This course focuses on the status, needs, availability, and outcomes for mental health treatment and services to American Indians and Alaska Natives. Ways to improve services currently available and the need to promote wellness are among key issues stressed. The learning objectives of the course include: 1) to examine the complexities of mental health care for the American Indian and Alaska Native communities; 2) to identify high-need populations and assess the availability and quality of services available for those populations; and 3) to gain information on ways to help prevent mental illness and promote wellness among the communities studied. (2 credits)
Prevention of Unintentional Injuries in American Indian Communities
Injuries are the leading cause of death for American Indians ages 1-44 and the third leading cause of death overall. This 5-day day learning opportunity will explore the unique injury patterns experienced by American Indian communities and teach students how to design, implement and evaluate injury prevention initiatives in their community. Throughout the course, students will work to develop basic knowledge and skills relating to all core competencies of injury prevention. Although some competencies will be addressed in greater detail than others, students will be given as many opportunities as possible, within the constraints of the 5-day training, to practice these skills. Practical application sessions will provide hands-on, facilitated, skills-development experience. (3 credits)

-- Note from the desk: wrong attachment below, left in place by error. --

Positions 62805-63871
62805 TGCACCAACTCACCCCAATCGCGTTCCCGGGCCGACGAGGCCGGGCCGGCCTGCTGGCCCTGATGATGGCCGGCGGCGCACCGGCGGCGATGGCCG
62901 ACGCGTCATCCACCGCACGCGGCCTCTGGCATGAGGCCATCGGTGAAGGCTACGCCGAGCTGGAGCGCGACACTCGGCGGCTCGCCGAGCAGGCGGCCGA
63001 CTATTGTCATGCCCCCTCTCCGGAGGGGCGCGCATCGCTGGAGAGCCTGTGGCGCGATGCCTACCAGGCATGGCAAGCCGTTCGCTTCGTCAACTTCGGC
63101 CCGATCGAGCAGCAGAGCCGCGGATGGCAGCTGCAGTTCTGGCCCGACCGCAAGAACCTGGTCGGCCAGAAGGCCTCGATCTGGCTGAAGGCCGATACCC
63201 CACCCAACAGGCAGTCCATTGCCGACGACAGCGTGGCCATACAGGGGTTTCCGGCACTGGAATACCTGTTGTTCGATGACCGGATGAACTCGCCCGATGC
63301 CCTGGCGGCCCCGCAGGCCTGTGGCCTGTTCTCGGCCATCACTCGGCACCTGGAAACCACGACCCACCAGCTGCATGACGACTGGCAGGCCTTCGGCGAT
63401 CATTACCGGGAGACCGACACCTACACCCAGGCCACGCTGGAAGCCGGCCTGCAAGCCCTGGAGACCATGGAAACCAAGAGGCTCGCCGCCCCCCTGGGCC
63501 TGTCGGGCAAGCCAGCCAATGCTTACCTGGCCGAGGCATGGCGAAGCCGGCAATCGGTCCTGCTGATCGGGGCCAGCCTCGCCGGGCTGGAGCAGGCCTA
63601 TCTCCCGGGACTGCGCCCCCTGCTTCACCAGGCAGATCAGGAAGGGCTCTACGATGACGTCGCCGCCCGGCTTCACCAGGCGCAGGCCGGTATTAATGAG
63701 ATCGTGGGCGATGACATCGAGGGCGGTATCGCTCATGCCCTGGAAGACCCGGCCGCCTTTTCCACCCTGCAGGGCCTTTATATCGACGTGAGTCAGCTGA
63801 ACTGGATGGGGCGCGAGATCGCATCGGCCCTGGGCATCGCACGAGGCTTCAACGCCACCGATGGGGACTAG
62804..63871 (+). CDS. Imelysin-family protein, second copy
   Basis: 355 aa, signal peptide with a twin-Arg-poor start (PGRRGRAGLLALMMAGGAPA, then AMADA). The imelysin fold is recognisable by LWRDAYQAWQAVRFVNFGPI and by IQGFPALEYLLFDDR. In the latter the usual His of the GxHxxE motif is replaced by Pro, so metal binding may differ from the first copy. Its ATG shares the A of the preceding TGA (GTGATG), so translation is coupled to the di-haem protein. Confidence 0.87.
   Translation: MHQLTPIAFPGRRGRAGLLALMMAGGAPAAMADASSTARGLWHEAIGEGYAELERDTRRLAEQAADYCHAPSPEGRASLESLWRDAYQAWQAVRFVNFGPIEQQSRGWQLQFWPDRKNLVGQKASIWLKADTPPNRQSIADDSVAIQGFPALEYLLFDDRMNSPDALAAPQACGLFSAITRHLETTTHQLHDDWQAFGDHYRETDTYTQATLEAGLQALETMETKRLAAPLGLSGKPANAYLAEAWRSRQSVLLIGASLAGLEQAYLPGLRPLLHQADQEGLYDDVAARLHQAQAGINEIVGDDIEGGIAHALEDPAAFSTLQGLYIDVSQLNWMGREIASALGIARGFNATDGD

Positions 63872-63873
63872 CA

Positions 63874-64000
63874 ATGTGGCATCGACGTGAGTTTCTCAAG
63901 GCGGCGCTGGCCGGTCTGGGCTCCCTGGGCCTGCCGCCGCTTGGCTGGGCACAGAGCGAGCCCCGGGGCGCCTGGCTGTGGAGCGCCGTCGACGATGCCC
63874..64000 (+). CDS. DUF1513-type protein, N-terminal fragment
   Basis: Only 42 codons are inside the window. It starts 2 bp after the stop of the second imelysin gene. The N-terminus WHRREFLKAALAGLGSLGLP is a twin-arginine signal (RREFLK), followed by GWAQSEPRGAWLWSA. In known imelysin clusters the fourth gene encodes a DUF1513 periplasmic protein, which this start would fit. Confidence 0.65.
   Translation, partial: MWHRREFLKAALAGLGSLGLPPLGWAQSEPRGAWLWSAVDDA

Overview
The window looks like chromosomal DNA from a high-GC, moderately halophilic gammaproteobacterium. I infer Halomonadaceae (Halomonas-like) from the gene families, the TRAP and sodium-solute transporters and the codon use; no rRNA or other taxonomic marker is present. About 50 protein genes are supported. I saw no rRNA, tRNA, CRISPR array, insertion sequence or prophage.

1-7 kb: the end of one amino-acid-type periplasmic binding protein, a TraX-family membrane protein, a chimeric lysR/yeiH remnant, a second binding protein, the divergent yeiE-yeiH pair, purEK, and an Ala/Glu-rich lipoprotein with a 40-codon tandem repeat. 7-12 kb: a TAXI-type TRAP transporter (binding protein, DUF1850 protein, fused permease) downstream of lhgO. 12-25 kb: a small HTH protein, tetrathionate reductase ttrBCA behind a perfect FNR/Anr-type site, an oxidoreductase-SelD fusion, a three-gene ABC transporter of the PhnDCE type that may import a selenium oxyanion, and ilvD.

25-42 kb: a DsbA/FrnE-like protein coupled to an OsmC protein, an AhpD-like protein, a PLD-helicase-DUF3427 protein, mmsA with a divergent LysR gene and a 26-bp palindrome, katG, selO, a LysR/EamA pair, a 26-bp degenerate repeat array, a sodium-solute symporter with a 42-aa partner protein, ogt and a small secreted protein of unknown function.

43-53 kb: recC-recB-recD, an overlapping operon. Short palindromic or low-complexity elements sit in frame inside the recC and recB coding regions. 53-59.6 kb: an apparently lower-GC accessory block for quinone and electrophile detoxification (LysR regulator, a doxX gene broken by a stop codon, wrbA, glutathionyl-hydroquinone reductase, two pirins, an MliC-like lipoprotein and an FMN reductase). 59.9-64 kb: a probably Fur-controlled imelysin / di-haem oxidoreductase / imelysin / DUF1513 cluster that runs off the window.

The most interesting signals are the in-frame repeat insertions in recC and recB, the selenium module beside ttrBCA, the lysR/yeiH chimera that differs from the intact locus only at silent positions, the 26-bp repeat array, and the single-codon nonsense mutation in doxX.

Using Mass Media for Health Promotion in American Indian Communities
Media specialists from the Johns Hopkins Center for American Indian Health have designed this course to train students in developing a mass media campaign directed at health promotion within tribal communities. During the course, students will be introduced to the basics of how to develop a media campaign, including community needs assessment, developing "change targets" for messages, analysis of best media outlets for high exposure and cost containment within AI/AN communities, the ABCs of media production, and using social media. Students will acquire skills to target media campaigns to address identified health needs, understand elements of successful Public Service Announcements (PSAs) across various media types, and gain techniques and skills to produce radio and digital PSAs to educate the public on the area of health concern identified in the needs assessment. (2 credits)